21 Copyright © 2009 Pearson Addison-Wesley. All rights reserved Appendix—Monetary Effects of Treasury Financing Budget Deficit—when government spends more than it receives in taxes Financing the deficit is the responsibility of the Treasury Department Could print money to pay the bills, but this responsibility falls under the Fed Treasury prints and sells bonds and uses proceeds to meet its obligations Debt financing/Treasury spending complicates Fed’s job of controlling money

22 Copyright © 2009 Pearson Addison-Wesley. All rights reserved Appendix—Monetary Effects of Treasury Financing (Cont.) Taxation –When taxes are paid, demand deposits at commercial banks are transferred from private sector to Treasury’s account –Initially these funds are held in the Treasury’s accounts at commercial banks –Money supply falls since government deposits are not counted in the money supply

23 Copyright © 2009 Pearson Addison-Wesley. All rights reserved Appendix—Monetary Effects of Treasury Financing (Cont.) Taxation (Cont.) –Total bank reserves fall when Treasury moves funds from commercial banks to the Fed –Money supply and bank reserves increase to original level when the Treasury spends the money

24 Copyright © 2009 Pearson Addison-Wesley. All rights reserved Appendix—Monetary Effects of Treasury Financing (Cont.) Borrowing from Nonbank Public –Rather than raise taxes, Treasury engages in deficit spending— raising the money by selling bonds to the nonbank public. –Selling bonds reduces the money supply as funds are transferred from the private sector to Treasury accounts –Reserves also fall when the Treasury shifts funds from commercial banks to Fed

25 Copyright © 2009 Pearson Addison-Wesley. All rights reserved Appendix—Monetary Effects of Treasury Financing (Cont.) Borrowing from Nonbank Public (Cont.) –When the Treasury spends the money, both money supply and reserves revert to their original level –Public winds up with government bonds rather than a receipt saying they have paid their taxes.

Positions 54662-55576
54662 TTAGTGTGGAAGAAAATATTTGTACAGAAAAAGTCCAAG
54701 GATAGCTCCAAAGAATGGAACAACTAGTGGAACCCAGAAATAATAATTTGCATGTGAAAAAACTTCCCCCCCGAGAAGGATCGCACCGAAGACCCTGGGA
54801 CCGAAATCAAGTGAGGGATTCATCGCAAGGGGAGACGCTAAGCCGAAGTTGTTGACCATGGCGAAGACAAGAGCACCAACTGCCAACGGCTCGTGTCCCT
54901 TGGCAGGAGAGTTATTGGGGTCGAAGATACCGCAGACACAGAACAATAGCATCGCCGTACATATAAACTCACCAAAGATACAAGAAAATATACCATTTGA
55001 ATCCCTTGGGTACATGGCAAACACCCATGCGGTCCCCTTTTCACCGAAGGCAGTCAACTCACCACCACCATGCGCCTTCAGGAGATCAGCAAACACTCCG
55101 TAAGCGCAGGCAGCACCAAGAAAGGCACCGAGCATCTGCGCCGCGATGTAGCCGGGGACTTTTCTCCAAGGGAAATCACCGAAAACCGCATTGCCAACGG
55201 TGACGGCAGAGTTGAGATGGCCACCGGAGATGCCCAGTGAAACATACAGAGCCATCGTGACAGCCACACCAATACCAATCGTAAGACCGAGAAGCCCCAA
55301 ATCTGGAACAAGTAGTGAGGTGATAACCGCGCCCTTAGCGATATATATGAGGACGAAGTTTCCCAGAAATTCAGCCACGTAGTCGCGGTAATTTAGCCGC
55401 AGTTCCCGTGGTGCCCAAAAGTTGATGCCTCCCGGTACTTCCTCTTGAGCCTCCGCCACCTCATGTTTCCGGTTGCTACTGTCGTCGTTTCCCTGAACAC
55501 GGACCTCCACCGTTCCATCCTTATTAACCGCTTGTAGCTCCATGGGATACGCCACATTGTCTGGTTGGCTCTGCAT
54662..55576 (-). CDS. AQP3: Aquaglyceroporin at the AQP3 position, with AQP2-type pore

26 Copyright © 2009 Pearson Addison-Wesley. All rights reserved Appendix—Monetary Effects of Treasury Financing (Cont.) Borrowing from Commercial Banking System –Banks, rather than the public, purchases bonds –Two possibilities Banks are fully loaned up –Must dispose of other assets –Reserves and money supply initially decrease, but are restored when Treasury spends the money Banks have excess reserves –No need to dispose of other assets –Increases the money supply when the Treasury spends the money

27 Copyright © 2009 Pearson Addison-Wesley. All rights reserved Appendix—Monetary Effects of Treasury Financing (Cont.) Borrowing from the Fed –This method of borrowing does not reduce either the money supply or bank reserves when the bonds are sold –The Treasury sells bonds to the Fed which deposits the proceeds from the sale in the Treasury’s account –When the Treasury spends the funds, both demand deposits and the money supply increase

28 Copyright © 2009 Pearson Addison-Wesley. All rights reserved Appendix—Monetary Effects of Treasury Financing (Cont.) Printing Money –If the Treasury could print money, it could deposit the newly created currency with the Fed –When it spends the money, both bank reserves and the money supply could increase –This method is virtually identical to the case of borrowing from the Fed

29 Copyright © 2009 Pearson Addison-Wesley. All rights reserved Appendix—Monetary Effects of Treasury Financing (Cont.) Financing the deficit –Deficit must be financed by one of the above options –Fed decides how much will come from new money and how much must come through the sale of bonds to the public

30 Copyright © 2009 Pearson Addison-Wesley. All rights reserved Appendix—Monetary Effects of Treasury Financing (Cont.) Financing the deficit (Cont.) –Monetizing the Debt—Federal Reserve prints new money to purchase the new Treasury bonds Could make the Treasury’s job easier by printing money—very inflationary Congress created the Fed to keep the printing press from the Treasury and force the Treasury to pay interest on its debt. When the Fed monetizes the debt by buying Treasury bonds, it lets the Treasury print money through the back door